Like many pilgrims, I carried too much weight in my backpack despite my best efforts to keep it to a minimum. I had about 7kg worth of ‘stuff’ but carried another 2L of water, which added an additional 2kg to my load. 9-10kg is not a lot by regular everyday standards but carrying it up the side of a steep mountain, over distance, in mid-30-something-degree heat made it a lot more “challenging”. It was too much but I didn’t know that then.

My breakfast in Orisson was brief and consisted of strong, bitter coffee in a bowl (first time I’d ever done that) and baguette with butter and jam. I was half asleep while I ate it but realised my body would need the sustenance later, so I ate and drank as much as I could comfortably manage.

All around me, the bustle of pilgrims filling up their water bottles and lacing up their boots added noise, laughter, and an excited tension to the room. Today would be a big day – today was crossing the Pyrenees and making our way across the border from France into Spain. It was important to get on the road early so we could beat the heat of the sun.

Added to that, I’d heard that the hostels didn’t /don’t allow pilgrims to stay later than 8am so there was no option of sleeping in and starting the day later: I simply had to get out the door.

On top of that, the people around me had some concern about “getting a bed” in our destination later. Many of the hostels run on a first-come, first-serve basis so once the beds are taken, any late-arriving pilgrims have to make alternative arrangements.

At the beginning of the trip, the fear of being without a bed was real and regularly spoken about. While I’m not an early-morning lark, I realised that the sooner I left Orisson then the sooner I’d arrive in Roncesvalles, and the better chance I’d have of getting a bed. I felt I couldn’t walk further, so going on to the next town or village wasn’t an option that day.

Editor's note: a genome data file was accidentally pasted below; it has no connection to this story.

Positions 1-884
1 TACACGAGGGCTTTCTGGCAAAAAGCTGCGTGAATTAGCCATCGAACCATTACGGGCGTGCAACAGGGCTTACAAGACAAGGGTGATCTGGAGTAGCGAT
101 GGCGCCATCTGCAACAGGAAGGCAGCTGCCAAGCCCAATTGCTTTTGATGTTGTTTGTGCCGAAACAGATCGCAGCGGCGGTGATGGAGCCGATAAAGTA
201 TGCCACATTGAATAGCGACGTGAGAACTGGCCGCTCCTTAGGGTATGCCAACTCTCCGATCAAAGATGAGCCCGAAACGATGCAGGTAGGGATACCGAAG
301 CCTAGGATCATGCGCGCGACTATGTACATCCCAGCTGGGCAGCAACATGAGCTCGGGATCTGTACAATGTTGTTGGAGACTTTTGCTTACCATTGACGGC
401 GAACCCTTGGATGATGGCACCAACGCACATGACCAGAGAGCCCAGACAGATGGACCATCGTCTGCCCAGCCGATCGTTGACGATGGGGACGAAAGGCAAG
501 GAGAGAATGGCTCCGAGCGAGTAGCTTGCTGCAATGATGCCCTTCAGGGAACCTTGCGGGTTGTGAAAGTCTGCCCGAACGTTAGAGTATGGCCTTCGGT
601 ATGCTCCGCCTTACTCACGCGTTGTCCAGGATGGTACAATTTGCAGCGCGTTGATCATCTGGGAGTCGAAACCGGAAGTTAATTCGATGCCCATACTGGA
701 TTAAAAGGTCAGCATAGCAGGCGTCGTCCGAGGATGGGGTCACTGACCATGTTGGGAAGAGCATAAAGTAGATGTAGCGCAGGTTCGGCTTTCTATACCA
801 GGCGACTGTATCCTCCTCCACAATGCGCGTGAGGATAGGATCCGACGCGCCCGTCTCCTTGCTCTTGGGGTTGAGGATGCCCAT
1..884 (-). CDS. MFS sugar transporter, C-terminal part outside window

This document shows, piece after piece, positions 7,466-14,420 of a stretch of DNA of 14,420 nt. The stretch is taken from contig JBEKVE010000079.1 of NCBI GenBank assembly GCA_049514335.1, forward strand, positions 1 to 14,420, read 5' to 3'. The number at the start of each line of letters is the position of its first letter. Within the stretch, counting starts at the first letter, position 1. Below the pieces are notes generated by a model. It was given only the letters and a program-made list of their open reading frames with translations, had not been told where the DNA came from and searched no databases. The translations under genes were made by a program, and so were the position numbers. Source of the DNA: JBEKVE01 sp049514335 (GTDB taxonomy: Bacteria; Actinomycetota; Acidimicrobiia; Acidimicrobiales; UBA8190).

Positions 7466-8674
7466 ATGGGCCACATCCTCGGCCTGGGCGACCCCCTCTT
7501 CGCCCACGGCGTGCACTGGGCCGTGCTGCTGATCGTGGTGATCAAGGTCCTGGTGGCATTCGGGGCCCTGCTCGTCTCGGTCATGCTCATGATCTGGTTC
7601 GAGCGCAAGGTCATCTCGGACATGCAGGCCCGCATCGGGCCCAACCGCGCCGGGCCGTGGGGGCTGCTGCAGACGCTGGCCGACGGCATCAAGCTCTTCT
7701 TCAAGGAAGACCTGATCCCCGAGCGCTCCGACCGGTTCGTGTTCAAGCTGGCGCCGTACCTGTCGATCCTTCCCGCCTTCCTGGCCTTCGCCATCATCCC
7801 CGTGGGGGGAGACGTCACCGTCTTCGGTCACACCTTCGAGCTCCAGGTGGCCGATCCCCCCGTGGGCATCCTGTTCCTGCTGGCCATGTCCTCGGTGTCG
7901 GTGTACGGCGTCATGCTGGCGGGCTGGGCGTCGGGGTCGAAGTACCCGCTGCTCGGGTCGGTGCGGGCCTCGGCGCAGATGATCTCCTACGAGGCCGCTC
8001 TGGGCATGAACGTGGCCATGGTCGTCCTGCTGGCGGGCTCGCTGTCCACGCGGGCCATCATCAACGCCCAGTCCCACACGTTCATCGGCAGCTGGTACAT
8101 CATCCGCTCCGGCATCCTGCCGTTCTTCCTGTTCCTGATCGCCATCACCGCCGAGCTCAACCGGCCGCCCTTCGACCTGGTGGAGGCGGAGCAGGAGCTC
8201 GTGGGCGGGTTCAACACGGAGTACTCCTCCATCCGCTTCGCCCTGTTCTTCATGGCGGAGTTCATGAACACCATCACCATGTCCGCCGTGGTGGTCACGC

I was also on a budget for the whole trip, and foregoing the hostel for a more pricey hotel was beyond my price point for that stage of the trip. There was no where else to stop off en route and I didn’t feel like sleeping outdoors that night. So, I felt I simply had to make it to Roncesvalles in time to get a bed.

Whether we ever admit it, that means walking to a set pace instead of having a leisurely stroll, and it changed the emotional energy of the hostel in the half-light at Orisson.

The Pyrenees were far more grassy and open than I had expected. For hours, I pottered along putting one foot in front of the other, with a chorus of bells sounding on the wind. They sounded like Swiss cow bells but all I could see were horses and sheep – dozens and dozens of them, munching the grass and running across the open landscape. It was one big advert for “Black Beauty” with cowbells, and it was a romantic bliss.